Home / Music / Music Feature / Songs Come Easy for Blitzen Trapper

Songs Come Easy for Blitzen Trapper

Oct. 2, 2013
Google plus Linkedin Pinterest

Some bands switch labels to march up the ladder and expand their reach, while others do so seeking reinvention. For the eclectic Portland country/folk outfit Blitzen Trapper, their longtime record deal with Sub Pop—which released four of the band’s previous six albums, including 2008’s critically acclaimed Furr—had run out. Looking for a change of scenery, the band began searching the market for a new home, but they didn’t have to look far. Fellow Northwestern indie label Vagrant Records expressed interest, signing on to release the band’s seventh album, VII.

With a name that possibly nods to Led Zeppelin’s titling system, VII is more sonically ambitious than its predecessor, American Goldwing, but by and large the album is a fairly natural progression of the band’s growth. Credit that to singer Eric Earley and the band going about the album like business as usual. “My goals were just to write the songs that were appearing in my head and then record them and then make a record out of my favorites,” says Earley.

Earley says he usually writes groups of songs in spurts and that the songs on this album came from one of those. “Generally I write a lot of songs and choose out of that. So I knew there was an album in there somewhere,” says Earley.

In addition to his typical sources of inspiration including folk and country music and songwriters like Townes Van Zandt and Waylon Jennings, Earley also drew on a variety of hip-hop music he was listening to. There’s no lack of diversity on the album, from banjo-led songs to hip-hop beat driven and more danceable songs. Together they create an eclectic Americana album that displays the band’s dynamic ability to jump between styles.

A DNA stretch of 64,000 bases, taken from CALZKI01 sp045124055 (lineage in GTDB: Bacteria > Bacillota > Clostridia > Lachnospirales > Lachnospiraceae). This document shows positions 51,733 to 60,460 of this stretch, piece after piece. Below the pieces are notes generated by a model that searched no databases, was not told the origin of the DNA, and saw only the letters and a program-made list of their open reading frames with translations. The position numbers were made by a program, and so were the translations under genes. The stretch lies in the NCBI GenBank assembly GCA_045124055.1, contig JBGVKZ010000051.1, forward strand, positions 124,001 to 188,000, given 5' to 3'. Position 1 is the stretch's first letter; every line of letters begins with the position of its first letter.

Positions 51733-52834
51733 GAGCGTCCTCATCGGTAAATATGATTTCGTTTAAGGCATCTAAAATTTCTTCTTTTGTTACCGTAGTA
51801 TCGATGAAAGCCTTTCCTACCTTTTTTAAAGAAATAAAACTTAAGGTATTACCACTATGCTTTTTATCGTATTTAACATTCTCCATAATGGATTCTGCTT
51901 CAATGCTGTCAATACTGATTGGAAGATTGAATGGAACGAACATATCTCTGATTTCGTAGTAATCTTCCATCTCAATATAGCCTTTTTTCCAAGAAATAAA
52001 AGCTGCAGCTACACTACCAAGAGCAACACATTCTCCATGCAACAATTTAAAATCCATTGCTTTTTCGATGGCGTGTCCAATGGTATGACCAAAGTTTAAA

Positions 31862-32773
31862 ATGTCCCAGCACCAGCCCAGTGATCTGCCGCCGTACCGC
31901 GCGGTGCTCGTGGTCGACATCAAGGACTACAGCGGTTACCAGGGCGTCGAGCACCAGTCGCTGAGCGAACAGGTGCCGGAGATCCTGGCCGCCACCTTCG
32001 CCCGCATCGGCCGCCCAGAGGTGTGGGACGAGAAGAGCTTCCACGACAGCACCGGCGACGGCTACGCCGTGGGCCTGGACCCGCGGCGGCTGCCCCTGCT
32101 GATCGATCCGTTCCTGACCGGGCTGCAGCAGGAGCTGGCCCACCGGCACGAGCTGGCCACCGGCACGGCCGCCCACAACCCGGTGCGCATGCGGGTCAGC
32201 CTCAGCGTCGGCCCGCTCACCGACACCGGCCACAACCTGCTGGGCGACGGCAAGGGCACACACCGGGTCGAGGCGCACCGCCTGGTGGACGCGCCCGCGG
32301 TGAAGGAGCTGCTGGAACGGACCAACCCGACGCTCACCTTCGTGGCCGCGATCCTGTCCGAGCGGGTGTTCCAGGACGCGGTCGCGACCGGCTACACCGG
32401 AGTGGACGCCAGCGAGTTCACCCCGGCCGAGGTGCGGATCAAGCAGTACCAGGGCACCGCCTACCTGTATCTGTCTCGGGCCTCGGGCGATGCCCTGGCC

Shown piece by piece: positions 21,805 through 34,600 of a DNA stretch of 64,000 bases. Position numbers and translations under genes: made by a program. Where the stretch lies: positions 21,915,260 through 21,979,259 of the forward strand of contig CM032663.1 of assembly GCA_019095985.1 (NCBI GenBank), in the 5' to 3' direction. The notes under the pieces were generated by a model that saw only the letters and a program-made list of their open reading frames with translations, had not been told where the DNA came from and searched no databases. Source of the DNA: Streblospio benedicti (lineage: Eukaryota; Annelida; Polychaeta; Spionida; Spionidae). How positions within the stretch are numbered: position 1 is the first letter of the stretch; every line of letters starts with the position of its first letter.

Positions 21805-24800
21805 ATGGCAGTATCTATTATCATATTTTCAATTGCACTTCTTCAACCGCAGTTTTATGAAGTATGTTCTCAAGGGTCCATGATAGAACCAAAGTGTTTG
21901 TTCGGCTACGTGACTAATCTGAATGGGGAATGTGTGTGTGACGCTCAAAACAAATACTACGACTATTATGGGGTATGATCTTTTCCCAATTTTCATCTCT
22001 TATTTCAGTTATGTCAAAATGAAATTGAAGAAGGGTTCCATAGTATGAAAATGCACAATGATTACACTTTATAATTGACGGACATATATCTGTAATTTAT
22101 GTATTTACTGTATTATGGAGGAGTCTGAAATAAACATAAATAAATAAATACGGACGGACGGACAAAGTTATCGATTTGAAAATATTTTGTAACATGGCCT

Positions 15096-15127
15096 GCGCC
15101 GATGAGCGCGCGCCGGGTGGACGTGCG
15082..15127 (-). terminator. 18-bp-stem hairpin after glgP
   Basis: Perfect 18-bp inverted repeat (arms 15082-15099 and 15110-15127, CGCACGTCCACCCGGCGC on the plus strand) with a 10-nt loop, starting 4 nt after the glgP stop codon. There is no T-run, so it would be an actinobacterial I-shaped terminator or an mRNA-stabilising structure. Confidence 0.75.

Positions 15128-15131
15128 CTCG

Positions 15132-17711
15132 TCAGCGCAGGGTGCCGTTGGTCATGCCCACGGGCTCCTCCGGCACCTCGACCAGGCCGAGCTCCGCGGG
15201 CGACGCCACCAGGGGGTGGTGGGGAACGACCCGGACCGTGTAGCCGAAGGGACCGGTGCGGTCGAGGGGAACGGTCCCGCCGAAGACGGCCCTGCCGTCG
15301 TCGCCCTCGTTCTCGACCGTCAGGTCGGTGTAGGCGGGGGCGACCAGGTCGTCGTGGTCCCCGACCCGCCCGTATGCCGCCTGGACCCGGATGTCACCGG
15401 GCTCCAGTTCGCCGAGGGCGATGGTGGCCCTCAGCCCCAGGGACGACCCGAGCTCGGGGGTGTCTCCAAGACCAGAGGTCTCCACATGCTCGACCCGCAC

A constant on all Blitzen Trapper albums is Earley’s poetic knack for spinning unique and heart-tugging narratives. “Feel the Chill” features imagery of a woman in her underwear, deer hunting and getting drunk at the local bar. The idea for the song stemmed from old memories of a dive bar he used to frequent.

“I think all songs are like that—they start with something small where there’s a little riff or little line or some memory or something,” he explains. “Then you extract it and expand it and work on it like anything.”

In another song, “Thirsty Man,” Earley sings that “love like rain falls in the wasteland and slips through the fingers / For love is a thing that cannot be held but only felt and released.”

Earley self-produced the album. The band recorded at Earley’s home as well as several studios in Portland with the help of friends in the area. Thanks to the band’s tight-knit chemistry, which they developed by playing around the country over the past 13 years, recording has become almost as natural as breathing.

“I don’t really remember writing songs; I just sort of write them and they’re there,” says Earley. “‘Shine On’ and ‘Thirsty Man’ were fast to write. ‘Don’t Be a Stranger’ was written pretty fast. I just wrote that song down. I’m not sure why, that’s just how I work.”

Blitzen Trapper headlines the Turner Hall Ballroom on Tuesday, Oct. 8, with opener Phox. Doors open at 7 p.m.


Would white supremacists, neo-Nazis and the Ku Klux Klan pose the same threat they do now if a mainstream Republican were president instead of Donald Trump?

Getting poll results. Please wait...